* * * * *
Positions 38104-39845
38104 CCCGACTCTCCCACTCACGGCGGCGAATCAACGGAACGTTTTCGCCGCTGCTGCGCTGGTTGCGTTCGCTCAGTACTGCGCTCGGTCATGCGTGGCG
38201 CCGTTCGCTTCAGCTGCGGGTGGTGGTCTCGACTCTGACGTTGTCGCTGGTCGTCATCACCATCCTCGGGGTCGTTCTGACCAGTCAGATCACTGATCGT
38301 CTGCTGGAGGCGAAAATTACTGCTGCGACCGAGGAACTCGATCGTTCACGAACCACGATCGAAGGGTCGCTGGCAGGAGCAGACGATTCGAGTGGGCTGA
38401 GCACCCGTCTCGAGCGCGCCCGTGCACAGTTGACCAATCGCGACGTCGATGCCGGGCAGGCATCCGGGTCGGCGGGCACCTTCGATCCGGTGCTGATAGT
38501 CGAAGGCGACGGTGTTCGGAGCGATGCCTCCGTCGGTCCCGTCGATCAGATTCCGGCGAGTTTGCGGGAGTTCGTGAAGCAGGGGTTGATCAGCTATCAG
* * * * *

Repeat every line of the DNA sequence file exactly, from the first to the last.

Positions 38104-39845
38104 CCCGACTCTCCCACTCACGGCGGCGAATCAACGGAACGTTTTCGCCGCTGCTGCGCTGGTTGCGTTCGCTCAGTACTGCGCTCGGTCATGCGTGGCG
38201 CCGTTCGCTTCAGCTGCGGGTGGTGGTCTCGACTCTGACGTTGTCGCTGGTCGTCATCACCATCCTCGGGGTCGTTCTGACCAGTCAGATCACTGATCGT
38301 CTGCTGGAGGCGAAAATTACTGCTGCGACCGAGGAACTCGATCGTTCACGAACCACGATCGAAGGGTCGCTGGCAGGAGCAGACGATTCGAGTGGGCTGA
38401 GCACCCGTCTCGAGCGCGCCCGTGCACAGTTGACCAATCGCGACGTCGATGCCGGGCAGGCATCCGGGTCGGCGGGCACCTTCGATCCGGTGCTGATAGT
38501 CGAAGGCGACGGTGTTCGGAGCGATGCCTCCGTCGGTCCCGTCGATCAGATTCCGGCGAGTTTGCGGGAGTTCGTGAAGCAGGGGTTGATCAGCTATCAG